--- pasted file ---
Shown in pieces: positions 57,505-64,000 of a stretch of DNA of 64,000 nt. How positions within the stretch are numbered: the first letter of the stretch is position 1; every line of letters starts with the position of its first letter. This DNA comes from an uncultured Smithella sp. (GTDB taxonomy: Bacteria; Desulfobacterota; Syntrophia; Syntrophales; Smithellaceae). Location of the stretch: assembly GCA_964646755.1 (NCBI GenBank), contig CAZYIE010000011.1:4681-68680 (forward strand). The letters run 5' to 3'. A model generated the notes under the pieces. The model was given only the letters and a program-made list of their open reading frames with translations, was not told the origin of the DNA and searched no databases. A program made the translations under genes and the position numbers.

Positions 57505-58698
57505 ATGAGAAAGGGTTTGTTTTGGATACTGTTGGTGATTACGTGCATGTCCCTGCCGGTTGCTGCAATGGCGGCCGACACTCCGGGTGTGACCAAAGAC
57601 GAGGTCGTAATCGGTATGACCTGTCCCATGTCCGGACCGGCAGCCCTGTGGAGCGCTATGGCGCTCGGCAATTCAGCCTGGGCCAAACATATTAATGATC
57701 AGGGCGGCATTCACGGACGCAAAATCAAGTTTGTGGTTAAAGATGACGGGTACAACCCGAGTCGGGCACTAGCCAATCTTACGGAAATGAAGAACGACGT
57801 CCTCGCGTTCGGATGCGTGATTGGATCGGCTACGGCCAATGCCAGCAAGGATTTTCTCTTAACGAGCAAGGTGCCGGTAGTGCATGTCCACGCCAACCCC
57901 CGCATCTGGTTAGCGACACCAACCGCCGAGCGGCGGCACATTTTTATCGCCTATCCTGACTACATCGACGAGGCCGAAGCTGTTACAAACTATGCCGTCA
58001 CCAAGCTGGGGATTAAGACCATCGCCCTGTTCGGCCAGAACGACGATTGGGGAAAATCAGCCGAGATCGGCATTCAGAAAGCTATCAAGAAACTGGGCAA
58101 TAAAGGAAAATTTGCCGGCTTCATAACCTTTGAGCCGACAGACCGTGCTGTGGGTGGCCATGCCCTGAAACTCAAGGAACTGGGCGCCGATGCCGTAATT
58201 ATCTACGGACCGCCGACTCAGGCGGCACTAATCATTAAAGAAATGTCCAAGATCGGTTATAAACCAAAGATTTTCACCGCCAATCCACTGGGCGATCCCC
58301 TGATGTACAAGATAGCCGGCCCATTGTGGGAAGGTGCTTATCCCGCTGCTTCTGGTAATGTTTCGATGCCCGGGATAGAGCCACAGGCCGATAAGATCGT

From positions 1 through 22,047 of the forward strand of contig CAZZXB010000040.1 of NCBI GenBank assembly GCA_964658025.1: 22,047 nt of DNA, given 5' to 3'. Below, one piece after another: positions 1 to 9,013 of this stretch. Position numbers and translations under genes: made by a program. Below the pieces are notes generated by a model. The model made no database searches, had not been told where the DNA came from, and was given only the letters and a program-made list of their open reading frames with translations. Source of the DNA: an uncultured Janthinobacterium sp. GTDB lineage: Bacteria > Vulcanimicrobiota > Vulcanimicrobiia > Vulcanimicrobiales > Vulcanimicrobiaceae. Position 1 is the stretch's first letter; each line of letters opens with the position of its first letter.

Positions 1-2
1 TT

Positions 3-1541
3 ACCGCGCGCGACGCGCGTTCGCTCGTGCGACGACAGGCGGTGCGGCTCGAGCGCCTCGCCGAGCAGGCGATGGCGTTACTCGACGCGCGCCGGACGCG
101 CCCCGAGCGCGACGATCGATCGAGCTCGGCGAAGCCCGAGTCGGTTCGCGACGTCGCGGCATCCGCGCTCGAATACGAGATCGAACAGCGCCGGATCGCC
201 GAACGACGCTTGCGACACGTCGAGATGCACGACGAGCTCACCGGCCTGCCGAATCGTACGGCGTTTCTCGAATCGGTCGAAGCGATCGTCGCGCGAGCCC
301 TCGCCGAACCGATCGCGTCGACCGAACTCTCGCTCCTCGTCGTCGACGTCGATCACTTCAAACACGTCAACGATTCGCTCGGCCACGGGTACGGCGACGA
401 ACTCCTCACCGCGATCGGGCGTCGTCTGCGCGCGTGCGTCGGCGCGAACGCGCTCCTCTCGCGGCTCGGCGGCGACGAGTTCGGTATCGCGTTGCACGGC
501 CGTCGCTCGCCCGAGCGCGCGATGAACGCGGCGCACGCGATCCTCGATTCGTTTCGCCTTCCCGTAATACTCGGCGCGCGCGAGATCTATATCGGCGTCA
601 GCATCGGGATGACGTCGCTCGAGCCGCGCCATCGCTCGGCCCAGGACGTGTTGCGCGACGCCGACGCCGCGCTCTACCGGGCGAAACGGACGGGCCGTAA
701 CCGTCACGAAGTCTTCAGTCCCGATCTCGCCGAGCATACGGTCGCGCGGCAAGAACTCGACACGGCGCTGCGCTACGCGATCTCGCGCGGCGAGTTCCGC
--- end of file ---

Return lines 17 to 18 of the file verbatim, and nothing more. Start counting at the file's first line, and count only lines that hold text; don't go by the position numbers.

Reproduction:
101 CCCCGAGCGCGACGATCGATCGAGCTCGGCGAAGCCCGAGTCGGTTCGCGACGTCGCGGCATCCGCGCTCGAATACGAGATCGAACAGCGCCGGATCGCC
201 GAACGACGCTTGCGACACGTCGAGATGCACGACGAGCTCACCGGCCTGCCGAATCGTACGGCGTTTCTCGAATCGGTCGAAGCGATCGTCGCGCGAGCCC